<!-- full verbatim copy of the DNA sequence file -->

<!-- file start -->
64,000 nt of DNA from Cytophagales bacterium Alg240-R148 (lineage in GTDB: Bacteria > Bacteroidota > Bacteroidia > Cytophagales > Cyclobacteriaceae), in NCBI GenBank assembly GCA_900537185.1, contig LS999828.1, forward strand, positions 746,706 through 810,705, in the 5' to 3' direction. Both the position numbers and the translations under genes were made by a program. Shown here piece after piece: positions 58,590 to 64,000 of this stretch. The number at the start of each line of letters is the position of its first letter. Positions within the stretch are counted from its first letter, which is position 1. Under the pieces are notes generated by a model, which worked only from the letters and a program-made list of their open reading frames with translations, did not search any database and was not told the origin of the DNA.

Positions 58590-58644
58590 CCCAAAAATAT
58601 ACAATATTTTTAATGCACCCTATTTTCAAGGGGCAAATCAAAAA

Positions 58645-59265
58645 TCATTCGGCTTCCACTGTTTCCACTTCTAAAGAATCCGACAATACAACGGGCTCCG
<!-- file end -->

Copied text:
64,000 nt of DNA from Cytophagales bacterium Alg240-R148 (lineage in GTDB: Bacteria > Bacteroidota > Bacteroidia > Cytophagales > Cyclobacteriaceae), in NCBI GenBank assembly GCA_900537185.1, contig LS999828.1, forward strand, positions 746,706 through 810,705, in the 5' to 3' direction. Both the position numbers and the translations under genes were made by a program. Shown here piece after piece: positions 58,590 to 64,000 of this stretch. The number at the start of each line of letters is the position of its first letter. Positions within the stretch are counted from its first letter, which is position 1. Under the pieces are notes generated by a model, which worked only from the letters and a program-made list of their open reading frames with translations, did not search any database and was not told the origin of the DNA.

Positions 58590-58644
58590 CCCAAAAATAT
58601 ACAATATTTTTAATGCACCCTATTTTCAAGGGGCAAATCAAAAA

Positions 58645-59265
58645 TCATTCGGCTTCCACTGTTTCCACTTCTAAAGAATCCGACAATACAACGGGCTCCG